One key issue, however is pricing. The HD8200 is sold through local dealers only, and internet pricing is scarce to say the least. As such, it is at the high end of our artibrary $2100 - $3500 street price range, that we used in our recent Comparison Report. The Epson, on the other hand, streets at no more than $2500 right now with current rebate. That's close to a $1000 difference, best we can tell.
Add it all up, and for all but diehard DLP fans, the Epson is likely to be your choice.
Optoma HD8200 vs. Mitsubishi HC7000
This is a similar comparison to the one above, but with exceptions. First, the HC7000, like the Optoma HD8200, is sold through local dealers only. I suspect that the HD8200 still costs more, but these two should be within a few hundred dollars of each other, at least in the US.
The HC7000 is an exceptionally sharp 3LCD projector and I consider it to be comparable with the HD8200 in sharpness.
While the HC7000's black levels aren't quite as good as the Epson's, the Mitsubishi should still have a slight advantage over the HD8200. (I did not have both projectors present at the same time to do any side-by-sides, but did get to do side-by-sides of each, against the Epson Home Cinema 6500UB.
Placement flexibility strongly favors the HC7000 since it can be ceiling or shelf mounted. It only has slightly more zoom range (1.6:1 vs. 1.5:1), but it can be shelf mounted in most rooms, and the HD8200 cannot be shelf mounted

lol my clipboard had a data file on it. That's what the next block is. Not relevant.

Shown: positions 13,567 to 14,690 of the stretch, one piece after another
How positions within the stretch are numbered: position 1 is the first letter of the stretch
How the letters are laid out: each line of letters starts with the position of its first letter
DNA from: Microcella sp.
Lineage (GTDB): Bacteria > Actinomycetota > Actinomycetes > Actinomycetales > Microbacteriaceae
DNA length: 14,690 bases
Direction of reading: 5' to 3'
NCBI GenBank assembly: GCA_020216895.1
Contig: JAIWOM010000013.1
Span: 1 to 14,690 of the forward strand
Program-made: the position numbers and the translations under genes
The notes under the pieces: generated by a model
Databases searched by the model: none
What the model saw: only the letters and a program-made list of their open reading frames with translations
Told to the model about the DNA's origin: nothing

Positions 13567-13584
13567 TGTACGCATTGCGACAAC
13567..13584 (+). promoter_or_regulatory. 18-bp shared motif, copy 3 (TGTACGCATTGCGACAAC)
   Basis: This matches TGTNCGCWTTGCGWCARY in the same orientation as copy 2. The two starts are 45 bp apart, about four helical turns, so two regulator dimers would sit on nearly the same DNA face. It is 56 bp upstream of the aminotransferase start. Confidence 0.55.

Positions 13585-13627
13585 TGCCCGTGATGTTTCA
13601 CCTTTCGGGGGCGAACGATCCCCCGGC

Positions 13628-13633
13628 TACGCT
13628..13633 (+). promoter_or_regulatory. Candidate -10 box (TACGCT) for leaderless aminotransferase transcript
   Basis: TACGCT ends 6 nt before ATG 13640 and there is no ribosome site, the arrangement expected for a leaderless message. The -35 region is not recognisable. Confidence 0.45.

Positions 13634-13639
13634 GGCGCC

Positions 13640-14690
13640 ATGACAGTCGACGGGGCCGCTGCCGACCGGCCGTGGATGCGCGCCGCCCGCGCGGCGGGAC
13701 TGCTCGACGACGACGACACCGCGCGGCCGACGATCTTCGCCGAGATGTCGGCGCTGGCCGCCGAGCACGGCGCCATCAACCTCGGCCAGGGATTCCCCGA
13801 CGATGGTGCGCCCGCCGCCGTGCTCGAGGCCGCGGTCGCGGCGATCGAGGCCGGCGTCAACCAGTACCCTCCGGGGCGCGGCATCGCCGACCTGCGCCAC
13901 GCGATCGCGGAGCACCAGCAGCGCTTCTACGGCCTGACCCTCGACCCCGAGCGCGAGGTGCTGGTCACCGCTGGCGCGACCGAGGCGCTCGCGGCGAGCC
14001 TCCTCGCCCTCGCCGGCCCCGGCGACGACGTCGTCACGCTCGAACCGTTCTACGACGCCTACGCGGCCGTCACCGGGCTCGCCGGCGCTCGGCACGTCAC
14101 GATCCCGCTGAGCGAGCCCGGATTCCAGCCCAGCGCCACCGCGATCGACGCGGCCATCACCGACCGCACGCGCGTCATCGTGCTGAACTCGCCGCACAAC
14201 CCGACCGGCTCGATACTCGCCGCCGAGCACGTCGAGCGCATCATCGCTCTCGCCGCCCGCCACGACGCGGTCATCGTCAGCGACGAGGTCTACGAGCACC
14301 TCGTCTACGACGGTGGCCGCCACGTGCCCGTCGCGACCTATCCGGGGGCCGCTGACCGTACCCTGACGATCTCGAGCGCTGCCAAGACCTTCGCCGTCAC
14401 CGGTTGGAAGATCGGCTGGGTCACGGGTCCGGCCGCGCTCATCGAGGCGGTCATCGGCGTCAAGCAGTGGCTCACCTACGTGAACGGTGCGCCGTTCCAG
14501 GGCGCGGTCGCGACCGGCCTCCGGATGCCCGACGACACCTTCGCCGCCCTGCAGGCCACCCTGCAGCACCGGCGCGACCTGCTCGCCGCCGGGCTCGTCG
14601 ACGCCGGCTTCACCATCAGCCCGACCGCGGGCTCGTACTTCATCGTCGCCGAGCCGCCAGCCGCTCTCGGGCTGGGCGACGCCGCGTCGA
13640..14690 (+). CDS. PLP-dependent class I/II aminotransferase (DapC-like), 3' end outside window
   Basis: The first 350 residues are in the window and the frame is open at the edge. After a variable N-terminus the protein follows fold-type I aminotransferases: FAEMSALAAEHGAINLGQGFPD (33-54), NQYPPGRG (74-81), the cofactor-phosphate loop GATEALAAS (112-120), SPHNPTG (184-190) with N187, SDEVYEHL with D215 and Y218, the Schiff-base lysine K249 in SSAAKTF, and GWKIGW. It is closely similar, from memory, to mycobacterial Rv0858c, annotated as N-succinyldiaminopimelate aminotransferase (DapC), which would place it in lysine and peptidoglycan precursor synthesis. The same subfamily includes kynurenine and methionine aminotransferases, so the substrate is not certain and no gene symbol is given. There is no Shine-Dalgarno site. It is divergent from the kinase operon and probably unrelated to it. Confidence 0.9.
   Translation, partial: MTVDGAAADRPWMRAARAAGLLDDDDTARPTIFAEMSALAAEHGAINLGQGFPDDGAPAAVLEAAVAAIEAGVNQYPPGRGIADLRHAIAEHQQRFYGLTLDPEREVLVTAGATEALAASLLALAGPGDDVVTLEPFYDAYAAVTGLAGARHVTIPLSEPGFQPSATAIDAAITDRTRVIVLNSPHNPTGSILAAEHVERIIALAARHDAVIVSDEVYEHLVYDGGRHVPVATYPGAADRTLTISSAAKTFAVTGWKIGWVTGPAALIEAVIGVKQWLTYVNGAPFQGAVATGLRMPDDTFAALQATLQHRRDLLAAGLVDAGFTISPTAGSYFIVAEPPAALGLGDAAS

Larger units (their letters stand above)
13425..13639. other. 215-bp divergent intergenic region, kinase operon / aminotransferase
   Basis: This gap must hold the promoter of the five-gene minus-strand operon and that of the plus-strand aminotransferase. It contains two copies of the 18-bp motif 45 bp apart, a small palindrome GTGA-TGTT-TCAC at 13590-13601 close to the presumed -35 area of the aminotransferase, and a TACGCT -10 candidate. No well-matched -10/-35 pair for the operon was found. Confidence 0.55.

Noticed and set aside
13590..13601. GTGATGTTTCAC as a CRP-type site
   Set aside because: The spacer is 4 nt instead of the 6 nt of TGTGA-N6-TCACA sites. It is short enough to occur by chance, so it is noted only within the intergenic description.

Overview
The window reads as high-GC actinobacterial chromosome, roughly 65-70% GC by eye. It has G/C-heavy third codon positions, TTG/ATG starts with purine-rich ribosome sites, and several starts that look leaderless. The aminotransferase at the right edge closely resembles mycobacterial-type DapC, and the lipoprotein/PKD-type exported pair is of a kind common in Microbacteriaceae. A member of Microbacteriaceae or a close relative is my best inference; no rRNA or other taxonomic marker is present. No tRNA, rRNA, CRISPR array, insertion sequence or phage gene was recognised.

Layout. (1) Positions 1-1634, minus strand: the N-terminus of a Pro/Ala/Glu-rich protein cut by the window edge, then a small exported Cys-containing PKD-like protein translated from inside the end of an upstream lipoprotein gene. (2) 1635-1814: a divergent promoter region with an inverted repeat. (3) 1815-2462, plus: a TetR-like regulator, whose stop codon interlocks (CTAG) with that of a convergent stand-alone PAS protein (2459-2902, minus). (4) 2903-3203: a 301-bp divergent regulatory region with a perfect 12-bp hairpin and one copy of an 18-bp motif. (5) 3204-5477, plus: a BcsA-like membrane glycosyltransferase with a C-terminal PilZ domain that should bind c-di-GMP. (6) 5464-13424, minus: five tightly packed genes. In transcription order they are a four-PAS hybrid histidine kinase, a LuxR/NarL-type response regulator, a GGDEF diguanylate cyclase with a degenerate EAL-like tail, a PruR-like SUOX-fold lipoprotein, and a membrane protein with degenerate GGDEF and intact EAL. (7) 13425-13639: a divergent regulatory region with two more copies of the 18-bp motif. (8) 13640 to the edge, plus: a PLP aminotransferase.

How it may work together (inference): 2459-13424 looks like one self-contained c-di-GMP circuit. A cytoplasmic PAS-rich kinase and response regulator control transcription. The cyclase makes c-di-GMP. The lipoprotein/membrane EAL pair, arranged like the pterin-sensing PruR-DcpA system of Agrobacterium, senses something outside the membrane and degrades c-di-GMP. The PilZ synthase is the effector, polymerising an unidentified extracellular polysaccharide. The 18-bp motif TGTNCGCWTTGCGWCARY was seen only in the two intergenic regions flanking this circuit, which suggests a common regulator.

Audible noise - well, the HC7000 is one of the quietest home theater projectors we've ever heard, or, rather, not heard! The HD8200 is one of the louder ones. No contest here, it would probably take at least 3 Mitsubishi's to exceed the audible noise of one HC7000. Although, the HD8200 is quieter than a lot of other DLP projectors out there, and should be acceptable to most in full power mode, the HC7000 is, by comparison, virtually silent, being even quieter at full power, than the HD8200 in low power mode.
Overall picture quality of the two projectors is more different, than better/worse. Skin tones which I consider to the the toughest measure of good overall color are handled excellently by both the HD8200 and the HC7000.
Brightness definitely favors the Optoma HD8200. The Mitsubishi HC7000 is not a bright projector, in any mode. It had the second lowest measured brightness in "best" mode - at only 278 lumens, just more than half of the HD8200's 525 lumens. Thus, if you are choosing almost exclusively for movie viewing, the HD8200 can handle a much larger screen. The Mitsubishi is pretty much limited to about 100" diagonal or less (with typical gain screens). When it comes to brightest modes the HD8200 still has the advantage, though far less significant - 660 lumens vs. 536 lumens.
All considered, that makes brightness, audible noise and placement flexibility probably the three key deciding factors between these two. (Brightness - favors Optoma, audible noise and placement flexibility favor Mitsubishi.) Black level performance, including the iris artifacts of the HD8200, favor the HC7000.
Because of the types of key differences, choosing between these two projectors should be fairly straightforward, but ultimately both produce very sharp images with very impressive color accuarcy (post-calibration), and very good black level performance.
Optoma HD8200 vs. Sanyo PLV-Z3000
Pricing immediately becomes a big factor here. The Sanyo is the least expensive of the "ultra high contrast" projectors, selling for not much more than $2000 right now, and therefore a good 1/3 less than the Optoma.